Deposits in foreign currencies in the country were estimated at 83.4 percent and Cambodian riel (KHR) at 8.9 percent with a money circulation of 7.7 percent. The NBC report noted that KHR is under depreciation pressure due to a decline in the net inflow of USD and an increase in public expenditures. Intervention (mainly in September and October 2023) in the exchange market and implementation of other policy instruments reduced such pressure.

NBC introduced NCD in KHR to absorb KHR liquidity in the market and reduced liquidity-provided collateralised operation (LPCO) in KHR supply from May 2023 to reduce pressure on the exchange rate.

Apart from this, the Reserve Requirement for USD was reduced from nine percent to seven percent with a liquidity release of $1.1B (from $5 billion to $3.9 billion) based on data in December 2023.

According to the NBC report, the banking system continued to grow in Cambodia in 2023 with assets of financial institutions increasing by 8.6 percent to $84.3 billion from $77.5 billion (to KHR 346.7 trillion from KHR 319.2 trillion in 2022.)

Loans increased by 4.8 percent to $57.6 billion (KHR 237.2 trillion) from $55 billion in 2022 (KHR 226.3 trillion.) Deposits grew by 13.1 percent to $47.9 billion from $42.4 billion in 2022 (KHR 197.2 trillion from KHR 174.4 trillion in 2022.)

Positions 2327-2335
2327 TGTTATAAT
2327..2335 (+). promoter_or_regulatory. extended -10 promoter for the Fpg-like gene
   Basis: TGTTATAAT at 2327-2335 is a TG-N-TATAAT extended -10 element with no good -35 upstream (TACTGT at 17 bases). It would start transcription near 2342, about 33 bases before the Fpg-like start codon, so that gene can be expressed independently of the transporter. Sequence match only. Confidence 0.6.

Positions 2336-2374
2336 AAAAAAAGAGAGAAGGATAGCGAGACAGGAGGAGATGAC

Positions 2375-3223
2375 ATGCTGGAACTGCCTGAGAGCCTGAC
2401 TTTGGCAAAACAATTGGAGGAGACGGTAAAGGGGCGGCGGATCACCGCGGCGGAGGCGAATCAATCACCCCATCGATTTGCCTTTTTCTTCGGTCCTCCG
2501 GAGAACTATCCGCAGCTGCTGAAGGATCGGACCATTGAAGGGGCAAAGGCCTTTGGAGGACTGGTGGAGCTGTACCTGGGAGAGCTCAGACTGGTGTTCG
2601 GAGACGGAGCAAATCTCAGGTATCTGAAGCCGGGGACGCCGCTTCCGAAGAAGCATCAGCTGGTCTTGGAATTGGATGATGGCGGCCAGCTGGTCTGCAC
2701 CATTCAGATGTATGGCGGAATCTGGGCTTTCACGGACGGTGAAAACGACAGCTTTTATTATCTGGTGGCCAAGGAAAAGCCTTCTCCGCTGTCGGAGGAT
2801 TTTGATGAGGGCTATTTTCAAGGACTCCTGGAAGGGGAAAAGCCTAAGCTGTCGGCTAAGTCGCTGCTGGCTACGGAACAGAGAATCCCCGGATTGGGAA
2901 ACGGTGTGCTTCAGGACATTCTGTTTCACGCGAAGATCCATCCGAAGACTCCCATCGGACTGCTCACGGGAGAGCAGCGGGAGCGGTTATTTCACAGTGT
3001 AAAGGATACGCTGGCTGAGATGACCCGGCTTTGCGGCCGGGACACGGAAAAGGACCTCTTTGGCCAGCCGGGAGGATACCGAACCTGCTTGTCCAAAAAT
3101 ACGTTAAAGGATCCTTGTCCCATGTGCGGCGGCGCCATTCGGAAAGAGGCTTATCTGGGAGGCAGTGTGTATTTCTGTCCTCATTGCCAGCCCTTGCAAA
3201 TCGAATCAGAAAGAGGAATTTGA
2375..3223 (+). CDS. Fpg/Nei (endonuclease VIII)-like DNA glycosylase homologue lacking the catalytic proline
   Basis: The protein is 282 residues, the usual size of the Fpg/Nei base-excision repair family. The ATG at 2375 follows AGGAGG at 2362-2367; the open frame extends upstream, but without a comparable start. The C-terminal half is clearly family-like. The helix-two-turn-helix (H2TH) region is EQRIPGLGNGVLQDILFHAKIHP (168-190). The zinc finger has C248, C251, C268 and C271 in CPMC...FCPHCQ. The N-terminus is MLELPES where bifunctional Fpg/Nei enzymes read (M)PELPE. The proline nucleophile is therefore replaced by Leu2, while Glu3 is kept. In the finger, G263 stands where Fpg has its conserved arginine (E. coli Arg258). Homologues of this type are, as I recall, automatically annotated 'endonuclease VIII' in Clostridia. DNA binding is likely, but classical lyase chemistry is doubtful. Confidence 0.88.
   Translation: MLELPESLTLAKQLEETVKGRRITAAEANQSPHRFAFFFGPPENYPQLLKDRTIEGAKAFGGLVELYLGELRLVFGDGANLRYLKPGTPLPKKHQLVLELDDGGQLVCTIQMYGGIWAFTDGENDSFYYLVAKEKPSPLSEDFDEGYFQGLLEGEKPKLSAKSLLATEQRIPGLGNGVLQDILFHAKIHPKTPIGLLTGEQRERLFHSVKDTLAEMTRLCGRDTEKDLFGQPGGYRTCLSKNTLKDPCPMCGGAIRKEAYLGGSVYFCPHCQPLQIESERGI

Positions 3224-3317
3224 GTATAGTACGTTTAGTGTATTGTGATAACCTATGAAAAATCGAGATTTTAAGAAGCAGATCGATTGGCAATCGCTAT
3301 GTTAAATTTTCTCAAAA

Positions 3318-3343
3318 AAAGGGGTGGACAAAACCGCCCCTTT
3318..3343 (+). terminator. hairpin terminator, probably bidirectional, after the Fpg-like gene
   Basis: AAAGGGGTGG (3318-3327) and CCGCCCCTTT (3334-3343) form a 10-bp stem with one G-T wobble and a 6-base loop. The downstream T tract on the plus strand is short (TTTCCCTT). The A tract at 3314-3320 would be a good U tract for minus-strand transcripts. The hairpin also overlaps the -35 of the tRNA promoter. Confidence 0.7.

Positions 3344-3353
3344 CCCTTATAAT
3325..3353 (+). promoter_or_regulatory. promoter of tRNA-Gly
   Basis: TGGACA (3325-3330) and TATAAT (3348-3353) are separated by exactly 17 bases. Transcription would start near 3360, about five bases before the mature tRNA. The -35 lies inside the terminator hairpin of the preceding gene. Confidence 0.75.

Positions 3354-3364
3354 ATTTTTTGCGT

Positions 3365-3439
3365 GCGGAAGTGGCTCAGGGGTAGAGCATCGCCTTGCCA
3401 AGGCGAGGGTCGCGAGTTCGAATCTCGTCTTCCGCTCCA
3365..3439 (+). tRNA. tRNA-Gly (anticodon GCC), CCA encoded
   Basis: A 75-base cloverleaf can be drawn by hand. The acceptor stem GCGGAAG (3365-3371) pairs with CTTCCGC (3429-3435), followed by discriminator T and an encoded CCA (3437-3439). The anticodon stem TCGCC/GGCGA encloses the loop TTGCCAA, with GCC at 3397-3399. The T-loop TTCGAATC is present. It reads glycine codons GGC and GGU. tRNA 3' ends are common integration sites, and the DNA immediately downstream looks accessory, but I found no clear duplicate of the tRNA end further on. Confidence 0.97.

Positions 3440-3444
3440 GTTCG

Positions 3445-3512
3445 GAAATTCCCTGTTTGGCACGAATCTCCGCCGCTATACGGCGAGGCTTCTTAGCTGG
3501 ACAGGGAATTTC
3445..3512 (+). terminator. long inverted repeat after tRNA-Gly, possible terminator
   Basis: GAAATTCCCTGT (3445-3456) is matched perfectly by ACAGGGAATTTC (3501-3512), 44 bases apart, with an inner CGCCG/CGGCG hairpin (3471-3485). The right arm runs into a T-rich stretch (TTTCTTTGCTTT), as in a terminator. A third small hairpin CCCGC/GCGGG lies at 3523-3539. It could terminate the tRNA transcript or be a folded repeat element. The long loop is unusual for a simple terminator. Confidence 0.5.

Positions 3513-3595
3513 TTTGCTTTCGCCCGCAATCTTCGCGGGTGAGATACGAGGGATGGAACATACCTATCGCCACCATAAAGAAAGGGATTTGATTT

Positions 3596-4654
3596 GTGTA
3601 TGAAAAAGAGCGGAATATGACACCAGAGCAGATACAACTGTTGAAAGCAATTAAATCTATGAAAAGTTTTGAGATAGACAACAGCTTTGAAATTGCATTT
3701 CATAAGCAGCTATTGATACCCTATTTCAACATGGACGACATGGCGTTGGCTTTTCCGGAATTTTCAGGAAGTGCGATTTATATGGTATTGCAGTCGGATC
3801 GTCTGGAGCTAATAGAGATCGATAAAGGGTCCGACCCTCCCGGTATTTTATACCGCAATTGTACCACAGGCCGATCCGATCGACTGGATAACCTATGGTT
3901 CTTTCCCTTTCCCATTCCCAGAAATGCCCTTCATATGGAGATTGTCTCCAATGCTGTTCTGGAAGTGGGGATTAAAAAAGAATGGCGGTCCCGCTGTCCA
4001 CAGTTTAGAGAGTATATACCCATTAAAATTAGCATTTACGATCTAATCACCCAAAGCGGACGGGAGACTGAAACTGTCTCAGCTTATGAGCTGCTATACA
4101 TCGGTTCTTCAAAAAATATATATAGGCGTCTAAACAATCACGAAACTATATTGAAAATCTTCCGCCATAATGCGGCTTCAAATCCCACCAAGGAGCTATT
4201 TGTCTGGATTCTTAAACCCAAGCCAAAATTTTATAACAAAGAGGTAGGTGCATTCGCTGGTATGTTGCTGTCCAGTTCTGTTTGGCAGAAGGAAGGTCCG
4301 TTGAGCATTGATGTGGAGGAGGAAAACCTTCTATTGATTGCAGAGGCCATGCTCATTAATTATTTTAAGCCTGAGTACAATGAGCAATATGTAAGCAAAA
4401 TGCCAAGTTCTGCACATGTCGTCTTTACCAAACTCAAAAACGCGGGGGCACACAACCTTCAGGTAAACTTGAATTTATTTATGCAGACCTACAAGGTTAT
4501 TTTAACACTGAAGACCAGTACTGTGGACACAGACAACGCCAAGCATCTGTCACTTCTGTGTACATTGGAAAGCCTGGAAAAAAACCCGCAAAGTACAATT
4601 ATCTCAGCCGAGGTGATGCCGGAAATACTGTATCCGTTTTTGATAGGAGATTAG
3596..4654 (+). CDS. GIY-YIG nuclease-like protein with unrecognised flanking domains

Non-Performing Loans (NPLs) increased to 5.4 percent for banks from 3.1 percent in 2022 and 6.7 percent for MFIs from 2.5 percent during the same period. Profits generated by banks and financial institutions declined but still remained at an acceptable level for 2023, the NBC report noted.

Liquidity for financial institutions remained high with Liquidity Coverage Ratio (LCR) of 168 percent for banks and 333 percent for MDIs. The Capital Adequacy Ratio (CAR) for banks was 22.7 percent and for MFIs, 25.4 percent.

Of the total loans of $51.8 billion, retail trade loan was the most at 17.6 percent, an increase of 22.3 percent from 2022. Wholesale trade loan constituted nine percent, up 4.8 percent compared to 2022 and manufacturing loan, 4.4 percent, up 17.6 percent, compared to 2022.

Home loans amounted to 13.5 percent, up 6.4 percent, personal loans 9.8 percent, up 28 percent and real estate loans 9.8 percent, up 16.9 percent, compared to 2022. Construction sector consumed 9.5 percent, hotel & restaurant four percent and agri, forestry & fisheries nine percent.

Loan interest rate decreased marginally for banks.​ Loans in KHR were given at an average rate of 13.4% (13.5 percent in 2022), while loans in USD at 11.1 percent (11.2 percent in 2022).

Deposit rate, meanwhile, increased for banks. Deposits in KHR attracted 7.7 percent interest (6.9 percent in 2022). Deposits in USD attracted 6.5 percent (5.4 percent in 2022.)

Total loans given by MFIs in 2023 declined by 42.6 percent to $5.4 billion (KHR 22.4 trillion), compared to the previous year, due to Prasac’s upgrading to banks. Of this, family loans constituted 30.8 percent, agriculture loans 22.2 percent, business & trade loans 20.3 percent, construction loans 7.1 percent, transportation 2.9 percent and manufacturing 2.9 percent.